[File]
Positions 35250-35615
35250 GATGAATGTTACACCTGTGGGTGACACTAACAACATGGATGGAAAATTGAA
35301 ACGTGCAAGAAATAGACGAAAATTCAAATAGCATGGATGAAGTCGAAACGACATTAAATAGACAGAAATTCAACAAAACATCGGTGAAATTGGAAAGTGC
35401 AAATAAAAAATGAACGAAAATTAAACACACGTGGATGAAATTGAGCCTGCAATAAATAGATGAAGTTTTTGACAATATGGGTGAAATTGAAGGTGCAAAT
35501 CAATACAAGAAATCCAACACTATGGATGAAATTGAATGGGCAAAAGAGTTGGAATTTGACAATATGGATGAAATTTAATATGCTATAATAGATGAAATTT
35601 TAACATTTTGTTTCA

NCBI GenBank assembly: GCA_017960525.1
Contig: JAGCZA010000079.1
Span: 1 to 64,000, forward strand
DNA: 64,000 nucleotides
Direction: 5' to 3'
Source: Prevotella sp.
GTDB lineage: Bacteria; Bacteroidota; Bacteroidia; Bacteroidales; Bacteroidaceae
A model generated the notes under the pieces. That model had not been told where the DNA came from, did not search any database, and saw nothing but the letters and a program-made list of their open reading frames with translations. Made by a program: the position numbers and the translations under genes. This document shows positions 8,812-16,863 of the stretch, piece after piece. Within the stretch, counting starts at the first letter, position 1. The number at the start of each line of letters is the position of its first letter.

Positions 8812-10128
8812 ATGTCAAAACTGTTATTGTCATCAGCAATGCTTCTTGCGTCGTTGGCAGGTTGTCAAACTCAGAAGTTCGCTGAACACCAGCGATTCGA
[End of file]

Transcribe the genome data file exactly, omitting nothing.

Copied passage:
Positions 35250-35615
35250 GATGAATGTTACACCTGTGGGTGACACTAACAACATGGATGGAAAATTGAA
35301 ACGTGCAAGAAATAGACGAAAATTCAAATAGCATGGATGAAGTCGAAACGACATTAAATAGACAGAAATTCAACAAAACATCGGTGAAATTGGAAAGTGC
35401 AAATAAAAAATGAACGAAAATTAAACACACGTGGATGAAATTGAGCCTGCAATAAATAGATGAAGTTTTTGACAATATGGGTGAAATTGAAGGTGCAAAT
35501 CAATACAAGAAATCCAACACTATGGATGAAATTGAATGGGCAAAAGAGTTGGAATTTGACAATATGGATGAAATTTAATATGCTATAATAGATGAAATTT
35601 TAACATTTTGTTTCA

NCBI GenBank assembly: GCA_017960525.1
Contig: JAGCZA010000079.1
Span: 1 to 64,000, forward strand
DNA: 64,000 nucleotides
Direction: 5' to 3'
Source: Prevotella sp.
GTDB lineage: Bacteria; Bacteroidota; Bacteroidia; Bacteroidales; Bacteroidaceae
A model generated the notes under the pieces. That model had not been told where the DNA came from, did not search any database, and saw nothing but the letters and a program-made list of their open reading frames with translations. Made by a program: the position numbers and the translations under genes. This document shows positions 8,812-16,863 of the stretch, piece after piece. Within the stretch, counting starts at the first letter, position 1. The number at the start of each line of letters is the position of its first letter.

Positions 8812-10128
8812 ATGTCAAAACTGTTATTGTCATCAGCAATGCTTCTTGCGTCGTTGGCAGGTTGTCAAACTCAGAAGTTCGCTGAACACCAGCGATTCGA